The New York Times Magazine published an article on Tuesday (June 11) detailing the 2008 fire at Universal Studios Hollywood. According to the article, an estimated 500,000 song recordings perished in the blaze, but the company attempted to keep it quiet for fear of “public embarrassment.”

Unbeknownst to people at the time, a library of master sound recordings owned by Universal Music Group also burned up in the fire. Tupac Shakur, Eminem, 50 Cent, Snoop Dogg, Queen Latifah, Eric B. & Rakim and The Roots are only a handful of artists whose work fell victim to what the article described as “the biggest disaster in the history of the music business.”

The Roots MC Tariq “Black Thought” Trotter remembers that day.

“We had a couple classics destroyed in the fire as well,” Trotter tells HipHopDX. “In short, that was the most depressing article ever. Not ‘EVER,’ but it was pretty heavy. I remember when it went down.

“Our first two classics — Do You Want More?!!!??! and Illadelph Halflife — were lost in the blaze. But I also strangely feel like … though things are often beyond our comprehension, still they happen as they should.”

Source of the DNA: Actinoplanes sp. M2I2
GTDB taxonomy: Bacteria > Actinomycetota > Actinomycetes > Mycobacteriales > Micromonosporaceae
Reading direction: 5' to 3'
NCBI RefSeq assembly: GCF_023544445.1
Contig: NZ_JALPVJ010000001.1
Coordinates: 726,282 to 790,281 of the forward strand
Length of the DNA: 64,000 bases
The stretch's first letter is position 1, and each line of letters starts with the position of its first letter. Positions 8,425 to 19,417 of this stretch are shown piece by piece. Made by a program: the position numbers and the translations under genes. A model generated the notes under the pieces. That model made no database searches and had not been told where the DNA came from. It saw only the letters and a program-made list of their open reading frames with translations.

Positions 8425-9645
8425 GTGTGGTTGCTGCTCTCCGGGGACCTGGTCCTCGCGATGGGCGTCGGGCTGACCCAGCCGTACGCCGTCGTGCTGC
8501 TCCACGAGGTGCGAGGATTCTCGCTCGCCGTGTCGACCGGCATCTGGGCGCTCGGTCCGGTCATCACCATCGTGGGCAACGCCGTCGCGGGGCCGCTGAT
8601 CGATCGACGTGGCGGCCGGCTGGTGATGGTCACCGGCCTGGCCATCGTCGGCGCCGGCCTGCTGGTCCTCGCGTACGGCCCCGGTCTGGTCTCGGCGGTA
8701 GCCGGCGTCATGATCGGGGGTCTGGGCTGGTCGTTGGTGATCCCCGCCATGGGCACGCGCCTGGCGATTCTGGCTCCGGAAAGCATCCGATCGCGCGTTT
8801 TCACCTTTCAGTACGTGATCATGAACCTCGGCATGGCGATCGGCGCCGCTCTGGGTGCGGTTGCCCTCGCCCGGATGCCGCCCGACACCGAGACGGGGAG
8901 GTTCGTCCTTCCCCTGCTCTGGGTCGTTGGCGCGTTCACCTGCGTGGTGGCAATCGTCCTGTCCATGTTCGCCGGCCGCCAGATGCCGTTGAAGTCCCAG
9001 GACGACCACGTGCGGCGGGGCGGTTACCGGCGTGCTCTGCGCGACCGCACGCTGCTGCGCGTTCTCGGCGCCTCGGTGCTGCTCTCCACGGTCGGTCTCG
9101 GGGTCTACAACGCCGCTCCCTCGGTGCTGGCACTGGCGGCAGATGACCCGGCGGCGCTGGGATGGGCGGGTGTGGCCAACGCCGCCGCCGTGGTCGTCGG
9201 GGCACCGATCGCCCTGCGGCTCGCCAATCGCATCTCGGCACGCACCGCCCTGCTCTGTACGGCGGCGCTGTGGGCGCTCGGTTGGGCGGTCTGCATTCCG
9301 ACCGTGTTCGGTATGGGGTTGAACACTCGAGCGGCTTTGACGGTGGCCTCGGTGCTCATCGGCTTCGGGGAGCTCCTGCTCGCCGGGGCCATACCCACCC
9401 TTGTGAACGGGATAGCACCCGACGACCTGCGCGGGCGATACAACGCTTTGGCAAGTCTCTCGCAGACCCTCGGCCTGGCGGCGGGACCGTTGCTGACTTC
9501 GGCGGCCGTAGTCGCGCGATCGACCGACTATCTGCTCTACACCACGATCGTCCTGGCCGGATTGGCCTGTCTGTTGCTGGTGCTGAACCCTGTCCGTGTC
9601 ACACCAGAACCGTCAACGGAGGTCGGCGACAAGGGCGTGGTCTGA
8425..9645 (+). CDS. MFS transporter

Luckily, Do You Want More?!!!??! and Illadelph Halflife weren’t completely wiped off the face of the earth and had already been released worldwide. The former dropped in 1995, while the latter hit the shelves in 1996. They’ve since become bona fide classics and are responsible for songs such as “Proceed,” “What They Do” and “Concerto of the Desperado.”

Still, it’s a big blow to any artist who values the one-of-a-kind original recordings of every masterpiece they create.

During a recent episode of Mike D’s Apple Music show, The Echo Chamber, the Beastie Boy told Q-Tip nobody can find the License To Ill masters.

“No, License To Ill, we don’t have,” Mike admitted. “License To Ill, like nobody can find. I’m not even lying. Def Jam’s shit is all fucked up. Nobody can find anything. Nobody can find it, literally nobody can find shit.”

DX has also reached out to Russell Simmons and Eric B. for comment.